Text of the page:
Liu and Altman “are following some of the younger ones and the hardships they are going through,” he continues. “It’s a problem we see in the news, but it’s usually reported as how many people were killed in Chicago over the weekend. But they really put humanity behind the headlines and tell the stories of people who live this life day to day. ”

Despite the difficult subject, Campbell points out that All these threads is “super powerful, and the general themes are the positive aspects of the change these former gang members are trying to make.” Even if this takes place in Chicago, the ideas, lessons and struggles can be applied to many urban areas across America dealing with this problem. “

Click to ticket information and more details on the 44th Denver Film Festival, including how to access certain selections online.

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Chloe Zhao’s MCU movie is colossal, cosmic, and refreshing https://w-mappy.com/chloe-zhaos-mcu-movie-is-colossal-cosmic-and-refreshing/ https://w-mappy.com/chloe-zhaos-mcu-movie-is-colossal-cosmic-and-refreshing/#respond Thu, 04 Nov 2021 22:30:00 +0000 https://w-mappy.com/chloe-zhaos-mcu-movie-is-colossal-cosmic-and-refreshing/

This review of “Eternals” was first published on October 4th.

In a Marvel story, time is fluid and the story crumbles, except when you’re sitting through one of their most naive and chaotic perils, in which case the saved world can’t come soon enough. Hiring Chloe Zhao to direct “Eternals”, however, sparked an unusual curiosity for a billion dollar merchandise zealously protected: the contemplative, small-caliber humanity that Zhao brought to “The Rider” and his ” Would Nomadland, “Oscar winner, survive the full-scale Marvel Cinematic Universe playbook?

The answer is a qualified yes, in that there is no doubt that “Eternals” – adapted from creator Jack Kirby’s story about the space immortals called to protect humans from Earth throughout. his story – is both a Marvel superhero epic, as massively crafted as they come, and undoubtedly Zhao’s version, as mindful of beauty and intimacy as he is expected to care about the fate of all life.

At the level of granular observation alone, it looks temporally different. The shots in “Eternals” linger longer than your relentlessly cut MCU Whiz-banger. Even with 10 new heroes to know – centered around Sersi, powered by transmutation from Gemma Chan, high-flying Ikaris from Richard Madden, and Angelina Jolie’s warrior Thena – there’s a quality vibe to everyone’s emotional trajectory. , thanks to a philosophy of creating images with the in-depth cinematography of Ben Davis that offers many good, long looks at an eternal majestically bringing a beautiful place to the fore, or having a great, confrontational, even romantic moment with a coworker. (There’s even a PG-13 love moment.)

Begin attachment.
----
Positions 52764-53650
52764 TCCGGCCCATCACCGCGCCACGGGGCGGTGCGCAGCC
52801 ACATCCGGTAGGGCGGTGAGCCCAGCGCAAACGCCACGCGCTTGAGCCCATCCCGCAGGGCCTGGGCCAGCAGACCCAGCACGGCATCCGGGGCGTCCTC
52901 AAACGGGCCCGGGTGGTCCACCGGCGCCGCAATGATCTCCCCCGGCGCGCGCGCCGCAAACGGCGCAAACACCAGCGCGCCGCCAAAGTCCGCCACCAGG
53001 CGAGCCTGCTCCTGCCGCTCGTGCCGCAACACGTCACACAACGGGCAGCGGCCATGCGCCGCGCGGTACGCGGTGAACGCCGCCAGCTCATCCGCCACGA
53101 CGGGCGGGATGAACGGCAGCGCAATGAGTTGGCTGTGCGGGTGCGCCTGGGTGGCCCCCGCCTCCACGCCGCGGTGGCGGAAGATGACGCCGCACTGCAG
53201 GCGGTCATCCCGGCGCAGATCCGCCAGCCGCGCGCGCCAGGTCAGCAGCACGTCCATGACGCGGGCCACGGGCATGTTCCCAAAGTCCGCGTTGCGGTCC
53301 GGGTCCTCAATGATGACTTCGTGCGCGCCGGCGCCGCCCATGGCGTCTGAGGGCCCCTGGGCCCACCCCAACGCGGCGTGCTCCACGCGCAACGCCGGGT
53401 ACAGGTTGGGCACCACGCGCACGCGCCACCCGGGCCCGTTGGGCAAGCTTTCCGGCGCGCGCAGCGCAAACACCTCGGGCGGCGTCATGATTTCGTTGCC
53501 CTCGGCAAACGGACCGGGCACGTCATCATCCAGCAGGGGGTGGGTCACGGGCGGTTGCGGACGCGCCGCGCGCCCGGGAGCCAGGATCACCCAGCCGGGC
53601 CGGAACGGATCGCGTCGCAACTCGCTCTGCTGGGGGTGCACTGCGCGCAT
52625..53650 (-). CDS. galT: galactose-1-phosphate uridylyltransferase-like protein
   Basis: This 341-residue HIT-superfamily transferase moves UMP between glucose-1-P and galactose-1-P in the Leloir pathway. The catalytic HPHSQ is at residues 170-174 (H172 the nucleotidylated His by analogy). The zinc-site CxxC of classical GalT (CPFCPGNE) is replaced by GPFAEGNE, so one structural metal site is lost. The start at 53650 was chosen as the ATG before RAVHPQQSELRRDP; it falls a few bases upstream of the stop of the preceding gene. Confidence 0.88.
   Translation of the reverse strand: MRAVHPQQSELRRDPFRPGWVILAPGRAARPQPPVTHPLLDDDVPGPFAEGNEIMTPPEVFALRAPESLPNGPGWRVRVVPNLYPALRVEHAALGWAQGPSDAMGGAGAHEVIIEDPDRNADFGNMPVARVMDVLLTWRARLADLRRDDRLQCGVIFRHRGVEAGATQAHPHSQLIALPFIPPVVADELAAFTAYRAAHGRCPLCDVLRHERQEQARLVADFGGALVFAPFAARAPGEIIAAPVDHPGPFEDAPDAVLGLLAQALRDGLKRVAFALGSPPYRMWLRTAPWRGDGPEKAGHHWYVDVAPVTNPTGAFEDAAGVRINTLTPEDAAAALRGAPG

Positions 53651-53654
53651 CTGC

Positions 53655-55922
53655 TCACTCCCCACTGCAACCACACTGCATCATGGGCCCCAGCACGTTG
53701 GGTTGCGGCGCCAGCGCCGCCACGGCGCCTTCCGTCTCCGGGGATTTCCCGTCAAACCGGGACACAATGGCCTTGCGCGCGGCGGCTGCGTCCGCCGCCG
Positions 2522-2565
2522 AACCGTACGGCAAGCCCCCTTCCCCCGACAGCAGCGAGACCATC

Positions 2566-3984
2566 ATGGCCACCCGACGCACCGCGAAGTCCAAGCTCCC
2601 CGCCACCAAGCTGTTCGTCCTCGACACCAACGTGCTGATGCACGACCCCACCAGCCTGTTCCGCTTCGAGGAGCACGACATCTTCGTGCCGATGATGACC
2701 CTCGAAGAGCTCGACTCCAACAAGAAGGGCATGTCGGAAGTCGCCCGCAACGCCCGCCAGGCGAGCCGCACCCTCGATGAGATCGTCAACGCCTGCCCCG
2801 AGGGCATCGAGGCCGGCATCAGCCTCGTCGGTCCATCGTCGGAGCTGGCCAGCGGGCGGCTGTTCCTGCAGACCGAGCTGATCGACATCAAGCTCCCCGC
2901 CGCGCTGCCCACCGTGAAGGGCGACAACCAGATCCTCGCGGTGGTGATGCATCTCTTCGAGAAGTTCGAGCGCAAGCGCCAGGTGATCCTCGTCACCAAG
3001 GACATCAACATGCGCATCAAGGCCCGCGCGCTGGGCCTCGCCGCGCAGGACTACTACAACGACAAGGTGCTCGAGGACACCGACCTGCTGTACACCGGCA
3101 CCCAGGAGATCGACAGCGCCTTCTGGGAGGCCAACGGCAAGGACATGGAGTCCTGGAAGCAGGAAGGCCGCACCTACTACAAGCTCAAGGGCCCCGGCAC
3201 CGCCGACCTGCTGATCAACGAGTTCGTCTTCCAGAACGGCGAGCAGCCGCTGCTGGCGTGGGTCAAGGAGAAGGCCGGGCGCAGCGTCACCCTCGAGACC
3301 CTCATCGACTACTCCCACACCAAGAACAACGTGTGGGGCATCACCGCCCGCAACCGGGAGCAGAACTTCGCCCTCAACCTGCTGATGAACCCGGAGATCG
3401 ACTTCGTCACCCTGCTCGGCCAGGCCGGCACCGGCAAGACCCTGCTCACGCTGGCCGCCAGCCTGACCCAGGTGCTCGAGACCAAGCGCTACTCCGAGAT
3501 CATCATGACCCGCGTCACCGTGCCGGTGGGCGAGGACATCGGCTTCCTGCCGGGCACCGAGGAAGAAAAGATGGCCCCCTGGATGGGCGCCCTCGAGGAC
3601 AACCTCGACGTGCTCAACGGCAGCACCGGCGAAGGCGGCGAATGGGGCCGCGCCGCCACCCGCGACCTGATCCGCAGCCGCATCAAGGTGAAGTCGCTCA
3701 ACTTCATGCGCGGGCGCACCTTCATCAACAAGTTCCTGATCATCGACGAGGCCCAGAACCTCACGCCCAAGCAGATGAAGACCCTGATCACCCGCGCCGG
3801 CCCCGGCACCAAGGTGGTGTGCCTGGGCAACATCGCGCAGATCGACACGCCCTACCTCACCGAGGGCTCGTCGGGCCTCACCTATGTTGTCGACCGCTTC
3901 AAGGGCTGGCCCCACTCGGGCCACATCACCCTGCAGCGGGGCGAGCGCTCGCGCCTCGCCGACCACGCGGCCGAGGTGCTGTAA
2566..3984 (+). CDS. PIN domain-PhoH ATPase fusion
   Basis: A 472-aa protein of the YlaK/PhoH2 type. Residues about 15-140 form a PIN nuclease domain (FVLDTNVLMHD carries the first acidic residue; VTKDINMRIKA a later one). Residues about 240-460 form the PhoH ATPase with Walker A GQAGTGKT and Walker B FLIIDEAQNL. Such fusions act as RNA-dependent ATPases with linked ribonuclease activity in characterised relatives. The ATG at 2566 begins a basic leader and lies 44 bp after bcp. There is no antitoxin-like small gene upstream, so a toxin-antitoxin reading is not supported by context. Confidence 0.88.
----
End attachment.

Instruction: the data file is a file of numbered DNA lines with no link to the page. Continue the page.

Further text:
The effect is that “Eternals” puts a welcome bounty on how it may feel to have a close bond through centuries, and then that bond is threatened. So yes, these are Zhao horizons (photographic and metaphorical), only with superpowers, galactic costumes, and gnarled CGI alien beasts called Deviants sharing space.

The director’s drinking approach makes “Eternals” the second longest in the franchise’s canon. But with a history that spins around the world (London, South Dakota, Iraq, Australia), which spans across empires (Babylonian, Aztec, Gupta) and sports a handful of languages ​​- including signs, courtesy of the first The MCU’s deaf character, the quick Makkari (a winning Lauren Ridloff) – there are still plenty of story vectors to keep the pace going alongside the usual action sequences and dynamic team humor. (Kumail Nanjiani’s breath of energy, the vain Kingo endures most of this laughter.)

We first meet this diverse ensemble – led by Matriarch Ajak (a rigid but sincere Salma Hayek), a resource person for their heavenly patron – during their inaugural mission, plunging into Mesopotamia of the beginnings of civilization from their slab of spaceship to save a tribe of sick-equipped humans from marauding deviants. Jumping into today’s London, where Sersi is now a teacher and dating an unsuspecting normie (a Kit Harington game), we learn that the Eternals’ shadow tutelage over human progress was completed ago. a long time ago. They are now living ageless lives among mortals around the world. For the gentle protector Gilgamesh (Don Lee), living in the outback, that means more time for hobbies and dealing with a battle-scarred Thena. For Kingo, it’s indulging in Bollywood stardom with a valet (the wonderful Harish Patel) recording his every move. For whom immortal retirement isn’t so easy, it’s Sprite (Lia McHugh), an elder in the body of a 12-year-old, still considered a child.